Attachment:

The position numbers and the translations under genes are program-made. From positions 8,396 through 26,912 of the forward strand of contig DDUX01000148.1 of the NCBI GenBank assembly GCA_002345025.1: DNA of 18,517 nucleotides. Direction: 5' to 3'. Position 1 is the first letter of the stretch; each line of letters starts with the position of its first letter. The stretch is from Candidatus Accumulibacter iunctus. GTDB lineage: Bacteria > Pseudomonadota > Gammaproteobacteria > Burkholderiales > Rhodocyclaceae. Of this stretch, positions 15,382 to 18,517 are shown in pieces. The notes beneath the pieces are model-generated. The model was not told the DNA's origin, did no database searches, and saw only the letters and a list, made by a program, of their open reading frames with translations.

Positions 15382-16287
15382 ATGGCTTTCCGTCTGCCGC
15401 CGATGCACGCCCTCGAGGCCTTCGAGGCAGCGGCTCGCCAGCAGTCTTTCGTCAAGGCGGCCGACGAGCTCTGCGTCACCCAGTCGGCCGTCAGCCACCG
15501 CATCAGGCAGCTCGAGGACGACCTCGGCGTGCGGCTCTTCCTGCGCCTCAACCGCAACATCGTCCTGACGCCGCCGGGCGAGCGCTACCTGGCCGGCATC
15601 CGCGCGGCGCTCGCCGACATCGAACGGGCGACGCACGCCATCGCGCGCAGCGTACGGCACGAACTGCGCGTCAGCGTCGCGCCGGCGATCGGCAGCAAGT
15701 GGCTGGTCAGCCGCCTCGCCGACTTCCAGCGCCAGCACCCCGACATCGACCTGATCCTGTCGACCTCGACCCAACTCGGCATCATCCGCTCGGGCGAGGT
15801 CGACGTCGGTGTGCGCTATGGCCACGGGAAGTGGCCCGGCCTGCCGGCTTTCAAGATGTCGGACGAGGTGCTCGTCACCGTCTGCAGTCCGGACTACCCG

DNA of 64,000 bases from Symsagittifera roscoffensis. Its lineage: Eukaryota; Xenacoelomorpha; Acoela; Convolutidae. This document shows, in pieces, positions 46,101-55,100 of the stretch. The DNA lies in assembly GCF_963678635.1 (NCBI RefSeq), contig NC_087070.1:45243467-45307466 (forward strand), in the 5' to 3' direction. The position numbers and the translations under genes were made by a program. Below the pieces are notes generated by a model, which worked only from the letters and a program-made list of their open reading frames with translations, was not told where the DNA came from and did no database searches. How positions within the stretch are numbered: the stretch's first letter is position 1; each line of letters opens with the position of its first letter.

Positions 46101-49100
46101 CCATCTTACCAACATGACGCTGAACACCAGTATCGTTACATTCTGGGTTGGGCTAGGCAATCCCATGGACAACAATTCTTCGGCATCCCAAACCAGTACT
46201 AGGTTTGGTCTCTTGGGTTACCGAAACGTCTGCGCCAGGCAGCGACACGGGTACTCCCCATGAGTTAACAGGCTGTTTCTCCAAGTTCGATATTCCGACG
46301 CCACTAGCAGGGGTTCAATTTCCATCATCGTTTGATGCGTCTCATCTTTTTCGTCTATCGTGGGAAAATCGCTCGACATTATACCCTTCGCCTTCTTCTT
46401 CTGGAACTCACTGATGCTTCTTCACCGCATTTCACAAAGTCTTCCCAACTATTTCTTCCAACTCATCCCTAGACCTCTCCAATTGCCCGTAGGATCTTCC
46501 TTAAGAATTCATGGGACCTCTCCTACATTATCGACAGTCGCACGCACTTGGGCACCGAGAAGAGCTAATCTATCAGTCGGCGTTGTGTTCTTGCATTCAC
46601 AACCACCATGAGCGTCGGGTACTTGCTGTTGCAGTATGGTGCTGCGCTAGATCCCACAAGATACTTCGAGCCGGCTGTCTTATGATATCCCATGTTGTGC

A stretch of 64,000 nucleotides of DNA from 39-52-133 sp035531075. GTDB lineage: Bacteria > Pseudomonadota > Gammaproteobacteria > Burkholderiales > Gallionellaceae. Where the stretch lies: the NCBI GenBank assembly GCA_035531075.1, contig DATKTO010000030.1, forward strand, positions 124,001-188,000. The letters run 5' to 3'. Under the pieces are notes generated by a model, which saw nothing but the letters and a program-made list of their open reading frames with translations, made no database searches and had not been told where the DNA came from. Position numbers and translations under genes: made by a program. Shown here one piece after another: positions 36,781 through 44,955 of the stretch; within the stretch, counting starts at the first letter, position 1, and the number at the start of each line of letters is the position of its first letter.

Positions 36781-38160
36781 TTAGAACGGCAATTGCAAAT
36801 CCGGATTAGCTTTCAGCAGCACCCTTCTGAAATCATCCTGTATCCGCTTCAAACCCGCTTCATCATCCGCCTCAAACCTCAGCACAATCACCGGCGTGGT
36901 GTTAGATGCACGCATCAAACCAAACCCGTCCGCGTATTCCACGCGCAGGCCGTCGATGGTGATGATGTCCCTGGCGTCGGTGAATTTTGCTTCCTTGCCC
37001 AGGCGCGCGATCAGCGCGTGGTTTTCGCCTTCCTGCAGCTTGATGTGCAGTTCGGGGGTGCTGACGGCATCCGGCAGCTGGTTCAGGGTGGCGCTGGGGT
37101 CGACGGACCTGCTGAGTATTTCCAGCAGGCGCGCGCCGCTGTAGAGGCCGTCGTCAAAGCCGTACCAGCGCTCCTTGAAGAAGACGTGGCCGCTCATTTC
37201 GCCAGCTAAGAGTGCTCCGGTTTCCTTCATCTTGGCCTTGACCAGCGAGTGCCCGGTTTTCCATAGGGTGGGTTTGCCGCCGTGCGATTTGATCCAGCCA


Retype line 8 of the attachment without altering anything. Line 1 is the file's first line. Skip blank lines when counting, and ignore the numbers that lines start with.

15801 CGACGTCGGTGTGCGCTATGGCCACGGGAAGTGGCCCGGCCTGCCGGCTTTCAAGATGTCGGACGAGGTGCTCGTCACCGTCTGCAGTCCGGACTACCCG